I’ve been promoted to leadership position, feeling overwhelmed
17:20 JST, June 27, 2021
I’m a civil servant in my 40s. Due to a personnel change, I’m now in a leadership position at my job and have subordinates. I’m painfully aware that I am too naive in terms of how I work.
I lack good judgment and leadership skills. No matter how many times I check, I always find mistakes later on.
I always get depressed and think, “I’ve done it again.” It’s hard getting back on my feet, and I feel mentally unstable. Partly because of my husband’s job and since we have a small child, I cannot work many hours of overtime. So even at home, I’m bothered by thoughts of work.
And yet, I’m a persistently lazy person. I know I’m not working hard enough, but because I’m not a naturally active person, I need to thoroughly rest so I can recharge.
I’m afraid that I will make a serious mistake someday if I continue working like this. However, I don’t have the courage to give up my current position and the benefits that it comes with, for our life and our child’s future. I am really worried, but I’ve been unable to talk to anyone.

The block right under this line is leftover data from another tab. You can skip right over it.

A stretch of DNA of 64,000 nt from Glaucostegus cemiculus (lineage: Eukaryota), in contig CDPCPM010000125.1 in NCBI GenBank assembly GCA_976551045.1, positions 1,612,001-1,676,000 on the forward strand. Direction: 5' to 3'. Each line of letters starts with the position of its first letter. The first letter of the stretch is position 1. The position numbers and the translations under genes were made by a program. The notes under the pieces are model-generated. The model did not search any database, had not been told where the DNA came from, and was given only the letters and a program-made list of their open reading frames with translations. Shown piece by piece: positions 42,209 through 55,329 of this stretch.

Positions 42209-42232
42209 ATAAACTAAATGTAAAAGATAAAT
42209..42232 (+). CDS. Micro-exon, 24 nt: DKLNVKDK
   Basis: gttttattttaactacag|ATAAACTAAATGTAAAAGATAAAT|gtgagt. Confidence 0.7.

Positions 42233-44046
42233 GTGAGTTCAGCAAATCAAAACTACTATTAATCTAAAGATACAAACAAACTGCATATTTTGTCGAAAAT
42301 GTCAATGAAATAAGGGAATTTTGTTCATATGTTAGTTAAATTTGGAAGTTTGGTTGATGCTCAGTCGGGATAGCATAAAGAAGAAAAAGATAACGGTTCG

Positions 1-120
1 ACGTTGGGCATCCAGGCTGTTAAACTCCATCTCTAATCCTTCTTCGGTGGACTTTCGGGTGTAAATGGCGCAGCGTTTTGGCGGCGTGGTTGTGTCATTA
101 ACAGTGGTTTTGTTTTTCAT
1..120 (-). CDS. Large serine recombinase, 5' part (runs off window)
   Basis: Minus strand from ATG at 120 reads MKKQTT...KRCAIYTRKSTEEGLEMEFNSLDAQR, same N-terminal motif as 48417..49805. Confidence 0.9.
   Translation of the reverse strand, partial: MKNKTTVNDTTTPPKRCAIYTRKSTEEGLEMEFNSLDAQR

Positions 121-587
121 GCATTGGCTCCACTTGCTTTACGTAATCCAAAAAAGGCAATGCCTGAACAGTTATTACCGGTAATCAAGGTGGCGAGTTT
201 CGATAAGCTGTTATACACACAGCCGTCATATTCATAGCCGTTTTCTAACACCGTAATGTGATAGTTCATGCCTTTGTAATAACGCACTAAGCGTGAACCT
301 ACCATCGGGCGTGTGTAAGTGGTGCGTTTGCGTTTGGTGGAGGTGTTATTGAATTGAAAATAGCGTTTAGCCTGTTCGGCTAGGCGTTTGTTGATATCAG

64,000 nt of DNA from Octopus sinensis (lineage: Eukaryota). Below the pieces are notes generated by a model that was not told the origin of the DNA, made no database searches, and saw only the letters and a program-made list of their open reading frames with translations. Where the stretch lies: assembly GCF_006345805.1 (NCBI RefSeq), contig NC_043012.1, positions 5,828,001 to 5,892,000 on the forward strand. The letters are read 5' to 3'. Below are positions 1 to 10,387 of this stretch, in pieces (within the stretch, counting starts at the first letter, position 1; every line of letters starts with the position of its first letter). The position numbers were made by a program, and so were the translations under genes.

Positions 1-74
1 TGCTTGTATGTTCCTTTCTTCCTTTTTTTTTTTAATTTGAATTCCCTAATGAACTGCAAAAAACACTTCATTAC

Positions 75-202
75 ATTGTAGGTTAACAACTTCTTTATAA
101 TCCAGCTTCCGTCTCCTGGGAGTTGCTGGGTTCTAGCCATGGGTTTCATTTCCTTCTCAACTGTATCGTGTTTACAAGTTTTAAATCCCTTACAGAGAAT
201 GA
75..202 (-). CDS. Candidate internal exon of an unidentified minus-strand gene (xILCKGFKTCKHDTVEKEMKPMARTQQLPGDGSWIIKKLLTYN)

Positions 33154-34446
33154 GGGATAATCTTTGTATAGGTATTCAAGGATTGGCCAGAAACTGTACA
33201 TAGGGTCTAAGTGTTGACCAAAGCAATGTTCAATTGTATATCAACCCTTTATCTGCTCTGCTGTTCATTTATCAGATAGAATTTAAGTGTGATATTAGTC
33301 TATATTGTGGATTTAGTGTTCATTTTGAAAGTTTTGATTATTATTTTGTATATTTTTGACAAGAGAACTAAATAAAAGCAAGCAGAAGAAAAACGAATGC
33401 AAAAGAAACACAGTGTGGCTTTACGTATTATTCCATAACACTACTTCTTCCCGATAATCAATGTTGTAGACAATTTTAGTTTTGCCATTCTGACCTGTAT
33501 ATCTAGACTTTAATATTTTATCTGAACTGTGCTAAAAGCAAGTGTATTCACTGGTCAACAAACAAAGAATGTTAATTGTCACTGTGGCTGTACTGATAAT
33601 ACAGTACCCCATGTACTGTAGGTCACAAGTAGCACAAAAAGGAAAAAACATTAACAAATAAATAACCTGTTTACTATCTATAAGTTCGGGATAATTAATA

— E, Osaka Prefecture
/BD/Dear Ms. E:
Congratulations on your promotion. It will be more difficult for you to balance work and family, but I would like to toast to your determination to continue working.
However, I’m concerned that you seem rather pessimistic, which may ruin your determination.
For example, you wrote that you “don’t have the courage” to give up your current position. But that should be the other way around. You “have the courage” to not give up your current position for your life and your child’s future.
Your anxiety about your job shows how hard you are trying to tackle your work and subordinates. What you need to do now as a leader is to reflect on whether you are trying to do too many things on your own when you make a mistake. Turn that into an opportunity to devise a way to delegate the work to your subordinates.
You’re a hard worker. I recommend you try not to do everything perfectly on your own, but ask those around you for help. That will make the people who spend time with you at work and home more comfortable, and it will nurture them.
I believe you can do this because you know your own weaknesses and limitations.
— Masami Ohinata, university president
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